Magnetic resonance imaging (MRI) of the brain. The main imaging modality that would be helpful in obtaining the diagnosis of SIH is an MRI of the brain with and without contrast. The acronym SEEPS, which stands for Subdural fluid collections, pachymeningeal Enhancement, venous Engorgement, Pituitary hyperemia, and brain Sagging are the main features of SIH seen on MRI.(6) Of these findings, the most common and pathognomonic finding is diffuse uniform pachymeningeal enhancement.(10) In layman terms, this means enhancement of the dura and outer layer of the arachnoid following contrast administration for a brain MRI.
MRI of the spine. Obtaining an MRI of the spine may be helpful in identifying the source of CSF leak. The findings on a MRI of the spine include the epidural leakage of the fluid, presence of meningeal diverticula, fluid collection in the extra-meningeal cavity, and the shrinking of the dural sac with concomitant epidural venous plexus distension.(11)
Myelography. Myelography with iodinated contrast of the entire spine (or with gadolinium followed by MRI) has been shown to be the study of choice to accurately define the location and extent of a CSF leak.(6) Although multiple leaks are frequently found along the spine, the majority of CSF leaks are found at the cervicothoracic junction or along the thoracic spine.(7)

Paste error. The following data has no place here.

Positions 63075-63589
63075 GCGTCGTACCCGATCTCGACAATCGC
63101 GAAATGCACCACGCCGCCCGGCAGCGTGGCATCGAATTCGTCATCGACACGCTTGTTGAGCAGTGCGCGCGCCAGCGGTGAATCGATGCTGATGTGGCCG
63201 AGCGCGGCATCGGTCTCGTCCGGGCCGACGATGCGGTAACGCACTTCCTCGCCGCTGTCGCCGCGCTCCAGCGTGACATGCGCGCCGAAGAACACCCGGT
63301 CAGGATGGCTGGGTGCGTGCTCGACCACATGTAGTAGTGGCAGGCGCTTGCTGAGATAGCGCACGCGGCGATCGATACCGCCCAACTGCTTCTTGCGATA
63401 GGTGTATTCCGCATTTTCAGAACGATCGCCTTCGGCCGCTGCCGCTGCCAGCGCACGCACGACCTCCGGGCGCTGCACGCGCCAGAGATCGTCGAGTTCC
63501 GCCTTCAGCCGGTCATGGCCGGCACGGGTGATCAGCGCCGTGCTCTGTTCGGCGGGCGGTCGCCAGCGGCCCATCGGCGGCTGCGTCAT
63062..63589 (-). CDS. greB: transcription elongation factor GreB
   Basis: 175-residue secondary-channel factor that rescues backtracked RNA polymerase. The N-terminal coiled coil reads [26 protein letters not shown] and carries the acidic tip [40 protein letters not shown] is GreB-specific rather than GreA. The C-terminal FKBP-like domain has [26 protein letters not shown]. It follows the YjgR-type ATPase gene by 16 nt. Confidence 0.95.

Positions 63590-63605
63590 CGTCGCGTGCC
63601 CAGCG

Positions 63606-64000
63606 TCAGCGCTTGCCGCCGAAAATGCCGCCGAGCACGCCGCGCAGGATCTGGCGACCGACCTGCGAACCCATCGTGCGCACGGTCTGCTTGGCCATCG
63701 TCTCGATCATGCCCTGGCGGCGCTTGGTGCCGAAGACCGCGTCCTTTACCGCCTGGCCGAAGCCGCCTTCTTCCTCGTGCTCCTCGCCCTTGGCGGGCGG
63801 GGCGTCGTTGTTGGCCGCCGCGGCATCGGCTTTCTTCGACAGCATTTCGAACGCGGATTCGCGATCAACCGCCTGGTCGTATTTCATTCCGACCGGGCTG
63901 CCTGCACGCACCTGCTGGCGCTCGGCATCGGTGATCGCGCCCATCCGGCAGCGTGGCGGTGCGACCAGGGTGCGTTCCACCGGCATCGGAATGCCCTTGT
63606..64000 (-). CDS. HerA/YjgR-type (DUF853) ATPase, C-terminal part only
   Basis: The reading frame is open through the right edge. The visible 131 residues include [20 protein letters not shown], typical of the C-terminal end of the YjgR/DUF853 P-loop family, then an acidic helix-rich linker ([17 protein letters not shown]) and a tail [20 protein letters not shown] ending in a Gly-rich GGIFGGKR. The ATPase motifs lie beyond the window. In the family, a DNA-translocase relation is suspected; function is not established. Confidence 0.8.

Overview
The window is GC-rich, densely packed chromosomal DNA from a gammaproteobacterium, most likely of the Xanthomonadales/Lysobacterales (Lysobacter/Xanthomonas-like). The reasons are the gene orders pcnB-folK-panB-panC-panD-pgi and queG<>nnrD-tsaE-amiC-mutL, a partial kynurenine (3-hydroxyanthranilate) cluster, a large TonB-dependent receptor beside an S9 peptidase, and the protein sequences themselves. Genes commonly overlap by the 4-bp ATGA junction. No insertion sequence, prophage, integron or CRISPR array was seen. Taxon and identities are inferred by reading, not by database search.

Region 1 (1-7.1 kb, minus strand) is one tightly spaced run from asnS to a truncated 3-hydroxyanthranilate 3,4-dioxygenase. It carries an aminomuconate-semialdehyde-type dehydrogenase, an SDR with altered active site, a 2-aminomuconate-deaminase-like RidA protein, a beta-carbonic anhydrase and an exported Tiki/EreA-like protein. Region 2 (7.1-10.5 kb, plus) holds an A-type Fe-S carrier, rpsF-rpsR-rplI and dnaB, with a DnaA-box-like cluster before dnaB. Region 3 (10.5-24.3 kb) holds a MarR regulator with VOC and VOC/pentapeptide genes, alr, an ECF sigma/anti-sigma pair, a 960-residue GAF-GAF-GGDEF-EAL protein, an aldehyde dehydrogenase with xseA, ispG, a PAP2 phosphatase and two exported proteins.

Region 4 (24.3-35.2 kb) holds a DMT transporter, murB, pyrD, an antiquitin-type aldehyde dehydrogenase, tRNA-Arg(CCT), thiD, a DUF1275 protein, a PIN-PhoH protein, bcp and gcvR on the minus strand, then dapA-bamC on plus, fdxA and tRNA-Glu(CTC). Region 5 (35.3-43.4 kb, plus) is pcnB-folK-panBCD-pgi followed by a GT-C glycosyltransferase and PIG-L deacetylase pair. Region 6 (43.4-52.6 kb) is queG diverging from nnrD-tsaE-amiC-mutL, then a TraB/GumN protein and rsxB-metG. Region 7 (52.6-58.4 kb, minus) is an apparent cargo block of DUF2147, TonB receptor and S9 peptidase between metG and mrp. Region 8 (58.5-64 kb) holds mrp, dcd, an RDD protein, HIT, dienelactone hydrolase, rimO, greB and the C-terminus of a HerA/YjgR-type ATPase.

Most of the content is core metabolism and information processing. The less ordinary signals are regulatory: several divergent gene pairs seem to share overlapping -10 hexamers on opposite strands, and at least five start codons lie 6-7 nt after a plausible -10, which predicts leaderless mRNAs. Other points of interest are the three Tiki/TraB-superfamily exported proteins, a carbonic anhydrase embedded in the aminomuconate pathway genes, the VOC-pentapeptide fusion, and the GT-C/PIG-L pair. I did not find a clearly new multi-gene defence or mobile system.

Non-contrasted computed tomography (CT) of the head. Although not as definitive as MRI, CT may suggest the diagnosis by showing subdural fluid collections or obliteration of subarachnoid cisterns and ventricular collapse.(12-14) If unable to coordinate obtaining a MRI in the ED setting, CT imaging is a reasonable first line of imaging despite the lower sensitivity and specificity to rule out malignant and emergent etiologies of headache and identify secondary findings associated with SIH.
Imaging considerations. While MRI of the brain and spine are diagnostic for SIH, they are often difficult to obtain in the ED setting due to resource allocation and timing. Alternative solutions for diagnosis include admission to an observation unit (if available) or the hospital for an urgent MRI if clinical suspicion is high, and the patient is unable to tolerate conservative treatment (discussed below). If the patient can tolerate conservative treatment and deemed safe for discharge, outpatient follow up with neurology and an outpatient MRI may also be a viable option.